BASW Blog: Practice Educator Professional Standards in England (PEPS) - An Assessor's view of the last 12 months
Dr Jenni Burton explores her experience as a practice educator mentor during the pandemic - and some of the issues arising whilst using the refreshed PEPS.
The Covid Pandemic has cast wide ripples across social work practice education, impacting on student’s placements, the practice educators assessing them and practice educator mentor/assessors who support social workers training to be practice educators whilst assessing a student as part of their course. This article explores my experience as a practice educator mentor this year and some of the issues arising whilst using the refreshed PEPS.
The review of the PEPS guidance and standards from the original document published by the College of Social Work in 2013 was developed and launched by BASW and implemented widely by PEPS programme providers in September 2020. Central to the refreshed document are a set of values and standards to guide practice educators in their training and practice. The overarching framework of the linked guidance sets out requirements for the delivery of training, development and support of those social workers responsible for the teaching, supervising and assessing of social work students in practice. The consultation process and rolling out of the PEPS was certainly not the smoothest of operations, as this coincided with a period of uncertainty and fast-paced change as the full effect of Covid took its toll on the social work profession.
This year, I have had personal experience within my mentoring role of using the refreshed standards for the first time. I have attempted to apply them in a creative and pragmatic way to mesh with the diverse range of adapted arrangements that have been put in place by placements and PEPS providers, due to the restrictions imposed by Covid. One of the big differences in the refreshed PEPS is the necessity for both Stage 1 and Stage 2 PEPS trainees to meet all four standards, or domains, during both stages of the training. I have found this to be a positive step forward because the individual assessment criteria for each domain provides a consistent sounding board to assess how the PE trainee is supporting and assessing their student as they progress to qualification. Below is a snapshot of some of the differences I have encountered this year in my PE mentoring role and how the 4 PEPS domains have provided a point of useful reference for me:
Domain A: Working with others to organise an effective learning organisation
The variation in placement adaptations for social work student placements put in place by Universities has meant that individual students have often had quite different experiences. It has proved to be difficult to set up learning opportunities for some students to experience working openly and cooperatively with professionals other than the PE trainee within and outside the placement setting. This has been due to home-based rather than office working arrangements and limits to setting up visits to other organisations, attending team training sessions and working as part of duty rotas etc. I have spent considerably more time this year with PE trainees, University tutors and Team Managers exploring different ways to overcome these barriers and consider how a ‘team around the student’ approach can be set up.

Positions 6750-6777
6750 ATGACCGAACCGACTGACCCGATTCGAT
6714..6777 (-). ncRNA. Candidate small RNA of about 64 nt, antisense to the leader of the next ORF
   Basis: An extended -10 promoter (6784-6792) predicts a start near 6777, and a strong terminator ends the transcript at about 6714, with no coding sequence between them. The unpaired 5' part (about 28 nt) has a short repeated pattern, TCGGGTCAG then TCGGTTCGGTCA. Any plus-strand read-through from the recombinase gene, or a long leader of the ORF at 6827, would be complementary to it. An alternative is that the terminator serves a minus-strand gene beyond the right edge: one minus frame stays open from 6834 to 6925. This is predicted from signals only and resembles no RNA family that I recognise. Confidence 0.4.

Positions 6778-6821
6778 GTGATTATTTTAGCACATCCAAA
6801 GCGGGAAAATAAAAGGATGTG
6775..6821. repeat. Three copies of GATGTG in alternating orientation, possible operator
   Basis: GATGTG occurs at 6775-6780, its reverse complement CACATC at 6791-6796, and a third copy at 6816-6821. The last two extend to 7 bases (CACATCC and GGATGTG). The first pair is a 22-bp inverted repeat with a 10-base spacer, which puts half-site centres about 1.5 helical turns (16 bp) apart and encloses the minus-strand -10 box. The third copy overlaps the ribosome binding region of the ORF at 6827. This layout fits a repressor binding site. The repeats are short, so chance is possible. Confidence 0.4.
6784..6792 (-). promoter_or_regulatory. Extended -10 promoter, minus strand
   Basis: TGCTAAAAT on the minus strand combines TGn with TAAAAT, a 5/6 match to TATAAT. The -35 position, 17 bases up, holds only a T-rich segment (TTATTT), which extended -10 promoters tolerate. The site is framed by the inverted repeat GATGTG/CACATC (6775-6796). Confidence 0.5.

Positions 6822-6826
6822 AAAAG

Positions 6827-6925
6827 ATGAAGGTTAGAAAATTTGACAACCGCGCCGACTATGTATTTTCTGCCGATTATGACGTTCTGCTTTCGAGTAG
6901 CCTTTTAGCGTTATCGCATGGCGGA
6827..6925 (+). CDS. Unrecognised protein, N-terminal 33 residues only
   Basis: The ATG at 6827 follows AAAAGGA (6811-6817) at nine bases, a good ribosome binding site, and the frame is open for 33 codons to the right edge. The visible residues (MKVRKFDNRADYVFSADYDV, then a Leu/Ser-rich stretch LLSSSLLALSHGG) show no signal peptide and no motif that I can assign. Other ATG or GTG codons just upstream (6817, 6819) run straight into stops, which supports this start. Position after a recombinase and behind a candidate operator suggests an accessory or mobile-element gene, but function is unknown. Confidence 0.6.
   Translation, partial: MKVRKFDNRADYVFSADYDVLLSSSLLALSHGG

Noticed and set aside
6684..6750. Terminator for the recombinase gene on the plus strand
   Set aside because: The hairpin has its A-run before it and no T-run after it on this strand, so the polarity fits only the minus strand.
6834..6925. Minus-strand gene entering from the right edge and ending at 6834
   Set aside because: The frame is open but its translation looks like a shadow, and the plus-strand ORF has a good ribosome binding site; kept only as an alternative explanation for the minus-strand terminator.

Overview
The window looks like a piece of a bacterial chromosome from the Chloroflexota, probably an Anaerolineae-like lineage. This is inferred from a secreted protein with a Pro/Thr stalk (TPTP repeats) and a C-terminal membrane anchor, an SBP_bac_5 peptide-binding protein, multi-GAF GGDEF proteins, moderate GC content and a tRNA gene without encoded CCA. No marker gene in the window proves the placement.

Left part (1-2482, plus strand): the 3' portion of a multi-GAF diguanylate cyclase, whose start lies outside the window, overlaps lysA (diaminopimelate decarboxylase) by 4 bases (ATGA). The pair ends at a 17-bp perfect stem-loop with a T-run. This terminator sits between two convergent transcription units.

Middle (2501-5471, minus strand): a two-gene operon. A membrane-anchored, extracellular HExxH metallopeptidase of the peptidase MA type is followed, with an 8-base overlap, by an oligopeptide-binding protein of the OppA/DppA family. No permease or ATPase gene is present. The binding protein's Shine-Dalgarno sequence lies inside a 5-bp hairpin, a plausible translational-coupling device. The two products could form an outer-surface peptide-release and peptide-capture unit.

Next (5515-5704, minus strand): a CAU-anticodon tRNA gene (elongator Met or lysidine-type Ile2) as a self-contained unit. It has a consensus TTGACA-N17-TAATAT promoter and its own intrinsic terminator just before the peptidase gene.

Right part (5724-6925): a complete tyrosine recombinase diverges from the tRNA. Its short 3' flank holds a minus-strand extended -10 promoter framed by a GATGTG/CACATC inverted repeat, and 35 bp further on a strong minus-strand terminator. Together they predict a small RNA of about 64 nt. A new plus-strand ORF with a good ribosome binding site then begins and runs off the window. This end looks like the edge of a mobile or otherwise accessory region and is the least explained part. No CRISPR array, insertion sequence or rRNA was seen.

Domain B: Teaching, facilitating and supporting learning and professional development in practice
The need for PE trainees to make sound and reasoned judgements about the level of work the student can be allocated has often been hampered by Covid restrictions in directly engaging with service users. This has differed across placements and has been a particular challenge when the student really needs to build on their confidence in communicating directly with individuals. Having said this, there have been some innovative online platforms set up which have improved on the former ‘clunky’ teleconferencing arrangements when working with individuals and families. This year I have been sending my PE trainees plenty of research and resources to help them build up their teaching materials and enable the students to develop different models and strategies for critical reflection.
Domain C: Manage the fair and transparent assessment of students in practice
I have placed more emphasis this year on encouraging the PE trainees to widen their student assessments to ensure that assessment feedback is triangulated and incorporates student self-evaluation, the views of service users and testimonials from work-based colleagues. The refreshed PEPS domains have provided a helpful reference point to ensure that agreed assessment procedures are in place, are robust and are being followed.
Domain D: Developing knowledge and continuing performance as a practice educator
The increased emphasis on CPD for students, PEPS trainees and PE mentors alike due to SWE registration requirements has had a noticeable impact on the commitment to owning our personal and professional development and being creative and flexible in deepening and extending our learning. Another reason for this may be the guidance provided by the refreshed PEPS document on indicative practice education curriculum content, and the increased emphasis placed on research, self-reflection and professional development.
The PEPS guidance is not a fixed entity and needs to be reviewed and quality assured to ensure it can withstand the test of fresh changes and challenges to social work practice education. The PE Mentor role is certainly an exciting and rewarding role for practice educators who can share their experience and skills as they forward their career in developing others.